By Stephen Vargha
That is how Maestro Augusto Carrión Rodas described his first year with the Cuenca Symphony Orchestra. The maestro was installed as the leader on February 18, 2021. Since that time, he has been busy transforming the group of musicians into his vision.
“The first year has been working as a team. It is very important to me that we are one,” the maestro said.
Marshall Devall thinks the maestro accomplished his goal. Devall and his wife, Nadine, moved to Cuenca two years ago and have been huge fans of the symphony orchestra. They love what the new maestro has accomplished with his team of musicians. “He is responsible for leading the symphony into the polished and professional sound they are producing, through a variety of means,” Devall said.
“The orchestra sounds larger and more cohesive. Individual soloists are exceptional. Even with masks on, they seem more animated and enthusiastic with larger crowds. Instrument sections are very tight,” Devall added.
Cuenca’s maestro has had some worldly experience, which has helped take the symphony to the next level. In 1990, he worked in the Symphony Orchestra of the State of Mexico OSEM. During his tenure, that symphony toured China, Europe, and the United States. On top of that, Carrión Rodas was the creator and founder of the String Quartet of the City Hall of Toluca and the Philharmonic Orchestra of Toluca.
That worldly experience has led the maestro to have ambitious plans for the upcoming 50th anniversary of the symphony, created by Supreme Decree No. 1260 and published in the Official Register of November 10, 1972.
“In the next six months, I want to bring opera to the outdoors,” the maestro said. “It has never been done in Cuenca and I think the huge courtyard at Pumapungo is perfect for it.”
Right now, the maestro is looking at an opera by Wolfgang Amadeus Mozart. He is leaning towards “Don Giovanni,” an opera in two acts. It is based on the legends of Don Juan, a fictional libertine and seducer, written by the 17th century Spanish Baroque dramatist, poet, and Roman Catholic monk, Tirso de Molina.
Music for children is part of the maestro’s plans as well as music from important musicians. “I want to have concerts with music from contemporary classical composers,” the maestro said.
He wants professional ballet to be performed again at Teatro Pumapungo. The goal is to bring back dancers from the National Ballet of Ecuador, which is based in Quito.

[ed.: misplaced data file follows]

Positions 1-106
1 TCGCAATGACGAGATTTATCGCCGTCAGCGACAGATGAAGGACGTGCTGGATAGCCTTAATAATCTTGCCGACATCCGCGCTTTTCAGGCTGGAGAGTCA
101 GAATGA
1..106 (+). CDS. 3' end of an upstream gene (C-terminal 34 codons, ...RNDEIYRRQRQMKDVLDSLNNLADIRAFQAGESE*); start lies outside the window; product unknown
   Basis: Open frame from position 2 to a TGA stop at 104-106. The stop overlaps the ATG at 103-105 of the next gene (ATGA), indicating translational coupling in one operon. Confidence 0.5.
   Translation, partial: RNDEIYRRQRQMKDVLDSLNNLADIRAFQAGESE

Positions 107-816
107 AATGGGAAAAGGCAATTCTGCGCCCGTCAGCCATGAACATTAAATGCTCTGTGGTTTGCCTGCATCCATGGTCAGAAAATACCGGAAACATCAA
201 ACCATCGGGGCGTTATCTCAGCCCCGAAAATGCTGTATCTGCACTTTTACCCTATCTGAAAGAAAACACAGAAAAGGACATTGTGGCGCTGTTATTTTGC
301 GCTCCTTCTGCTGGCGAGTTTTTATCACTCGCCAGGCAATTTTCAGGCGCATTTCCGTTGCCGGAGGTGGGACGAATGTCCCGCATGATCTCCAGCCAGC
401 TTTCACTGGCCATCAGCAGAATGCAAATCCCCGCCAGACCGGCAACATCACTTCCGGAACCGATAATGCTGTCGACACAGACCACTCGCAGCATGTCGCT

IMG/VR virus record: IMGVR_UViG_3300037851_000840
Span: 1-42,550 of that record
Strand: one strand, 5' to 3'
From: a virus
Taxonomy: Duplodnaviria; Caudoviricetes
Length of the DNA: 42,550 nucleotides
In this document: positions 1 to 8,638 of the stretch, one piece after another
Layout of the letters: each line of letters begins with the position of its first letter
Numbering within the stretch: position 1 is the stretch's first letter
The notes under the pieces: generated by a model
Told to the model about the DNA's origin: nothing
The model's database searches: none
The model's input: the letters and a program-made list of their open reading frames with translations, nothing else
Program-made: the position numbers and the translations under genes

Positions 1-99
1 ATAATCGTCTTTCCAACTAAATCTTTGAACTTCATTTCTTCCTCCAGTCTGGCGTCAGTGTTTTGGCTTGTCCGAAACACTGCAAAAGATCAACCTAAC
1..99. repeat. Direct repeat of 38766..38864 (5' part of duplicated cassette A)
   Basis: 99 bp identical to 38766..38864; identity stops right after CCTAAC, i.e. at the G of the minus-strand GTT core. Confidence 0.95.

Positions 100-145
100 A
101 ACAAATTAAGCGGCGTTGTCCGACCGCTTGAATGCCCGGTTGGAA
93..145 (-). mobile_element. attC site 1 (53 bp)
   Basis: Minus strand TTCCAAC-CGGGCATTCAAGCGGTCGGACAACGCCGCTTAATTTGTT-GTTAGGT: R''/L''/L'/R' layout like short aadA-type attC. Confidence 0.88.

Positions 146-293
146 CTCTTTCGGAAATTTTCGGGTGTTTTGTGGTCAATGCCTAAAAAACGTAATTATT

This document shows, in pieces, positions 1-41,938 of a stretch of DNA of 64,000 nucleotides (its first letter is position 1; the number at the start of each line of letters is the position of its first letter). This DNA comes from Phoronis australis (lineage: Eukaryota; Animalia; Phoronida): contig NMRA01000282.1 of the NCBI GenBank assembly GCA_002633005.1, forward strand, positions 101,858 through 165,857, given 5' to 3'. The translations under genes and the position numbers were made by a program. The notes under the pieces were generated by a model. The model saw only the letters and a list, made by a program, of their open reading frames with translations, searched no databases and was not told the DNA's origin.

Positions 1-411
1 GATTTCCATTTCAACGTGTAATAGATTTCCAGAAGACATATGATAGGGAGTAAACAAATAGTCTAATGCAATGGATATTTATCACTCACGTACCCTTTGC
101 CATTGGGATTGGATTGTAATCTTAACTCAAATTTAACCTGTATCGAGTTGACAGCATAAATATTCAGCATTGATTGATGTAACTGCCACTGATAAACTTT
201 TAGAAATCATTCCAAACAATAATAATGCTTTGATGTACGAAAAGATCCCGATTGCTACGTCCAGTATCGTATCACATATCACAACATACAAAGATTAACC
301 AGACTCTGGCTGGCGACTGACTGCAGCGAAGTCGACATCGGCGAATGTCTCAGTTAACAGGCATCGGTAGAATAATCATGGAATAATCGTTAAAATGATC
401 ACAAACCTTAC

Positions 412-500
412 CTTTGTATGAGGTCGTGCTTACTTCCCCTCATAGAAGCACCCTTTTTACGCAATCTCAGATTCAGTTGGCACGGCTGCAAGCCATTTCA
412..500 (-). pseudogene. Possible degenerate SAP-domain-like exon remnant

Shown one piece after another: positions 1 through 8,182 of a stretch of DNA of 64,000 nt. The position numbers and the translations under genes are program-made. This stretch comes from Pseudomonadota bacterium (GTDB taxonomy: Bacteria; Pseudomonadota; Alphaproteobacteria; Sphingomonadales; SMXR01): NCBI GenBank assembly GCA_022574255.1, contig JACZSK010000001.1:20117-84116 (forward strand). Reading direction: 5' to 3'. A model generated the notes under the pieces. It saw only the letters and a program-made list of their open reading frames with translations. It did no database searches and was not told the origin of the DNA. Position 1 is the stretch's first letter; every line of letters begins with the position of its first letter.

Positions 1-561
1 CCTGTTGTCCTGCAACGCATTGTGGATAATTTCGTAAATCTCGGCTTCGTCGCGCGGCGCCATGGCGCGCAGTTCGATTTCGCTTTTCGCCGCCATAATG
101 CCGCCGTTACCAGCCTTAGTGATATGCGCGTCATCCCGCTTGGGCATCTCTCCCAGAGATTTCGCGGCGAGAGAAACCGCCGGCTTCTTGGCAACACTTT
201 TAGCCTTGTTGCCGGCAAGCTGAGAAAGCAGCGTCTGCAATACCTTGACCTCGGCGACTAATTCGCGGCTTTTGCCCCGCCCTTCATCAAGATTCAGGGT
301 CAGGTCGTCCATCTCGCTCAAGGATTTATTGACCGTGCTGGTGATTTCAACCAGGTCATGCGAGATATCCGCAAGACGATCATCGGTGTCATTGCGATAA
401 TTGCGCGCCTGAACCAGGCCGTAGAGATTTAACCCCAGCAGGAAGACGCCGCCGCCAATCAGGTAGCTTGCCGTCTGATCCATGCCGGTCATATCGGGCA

For American expats, the maestro wants to do a special concert in July. “I want to have a concert with music from American composers such as Aaron Copeland and Leonard Bernstein,” he said. Of course, since it will be July, Tchaikovsky’s 1812 Overture would be part of the program.
Making the Cuenca Symphony Orchestra world renowned is the maestro’s goal. He wants guest conductors from around the world, including from France and Spain. On March 17, Korean director Jongwhi Vakh led the symphony. Currently, Vakh is the Music Director of the Symphony Orchestra of the City of Asunción (Paraguay).
He says that virtual concerts on Facebook and YouTube have given the group of musicians a big worldwide presence, especially during the Covid pandemic, when there were no public performances.
“Social media has helped us to get a bigger audience. People from other countries are watching us,” Carrión Rodas said. “We are also building a new public audience in our city as people have been curious and want to know more about our music.”
The maestro adds that it helps that Cuenca has five universities and a high percentage of the population is highly educated.
Having a passion for classical music is an important part of the maestro’s duties. A conductor does not just step up to the podium and instruct without any dialogue, discussion, or interpretation. Passion needs to be personified and passed along to the musicians.
Devall has noticed. “The Maestro appears to be coaxing huge dynamic variations, which make the music so much more exciting. There have been pieces which I know well that sound like a major symphonic orchestra,” Devall said.
This passion includes having favorites. The maestro says that among his favorites are the Austrian composer Gustav Mahler, Pyotr Ilyich Tchaikovsky, Igor Stravinsky, Mozart, Joseph Haydn, and Hungarian Béla Bartók.
“Symphony No. 5 by Gustav Mahler is my favorite piece of music,” said the maestro. “The music’s movements have all the sensibilities inside a composer. His compassion shows in his music.”
The fourth movement may be Mahler’s most famous composition and is the most frequently performed of his works. Often just known by its tempo marking Adagietto, the movement is the maestro’s favorite portion. “Only string instruments are used for this movement,” said the maestro. “It is a sublime piece of music.”
To help have a bigger presence in Cuenca, the maestro wants to build a young people’s orchestra. “It would be a Class B orchestra, where the young musicians would study and practice with our musicians,” the maestro said. The orchestra would be modeled after similar groups in Quito and Guayaquil.
Concerts are free to the public, which is quite amazing these days. To put that into perspective, the average price of tickets for a Philadelphia Orchestra concert is $196 per ticket. The most you can expect to pay is $473.
Being free is like the cherry on top of the dessert for Devall and his wife, especially with the quality of music being performed: “These recent performances make us want to attend each week in eager anticipation of what they will do next!”
Upcoming performance: Thursday, March 24, 8 p.m., Teatro Casa de la Cultura, Calle Luis Cordero. Grieg, Mozart, Haydn, and Brahms. Maestro Augusto Carrión Rodas, Bryan Condoy, Invited Clarinet Soloist. To watch performances online, click here. For more information about the orchestra and future performances, click here.
Photos by Stephen Vargha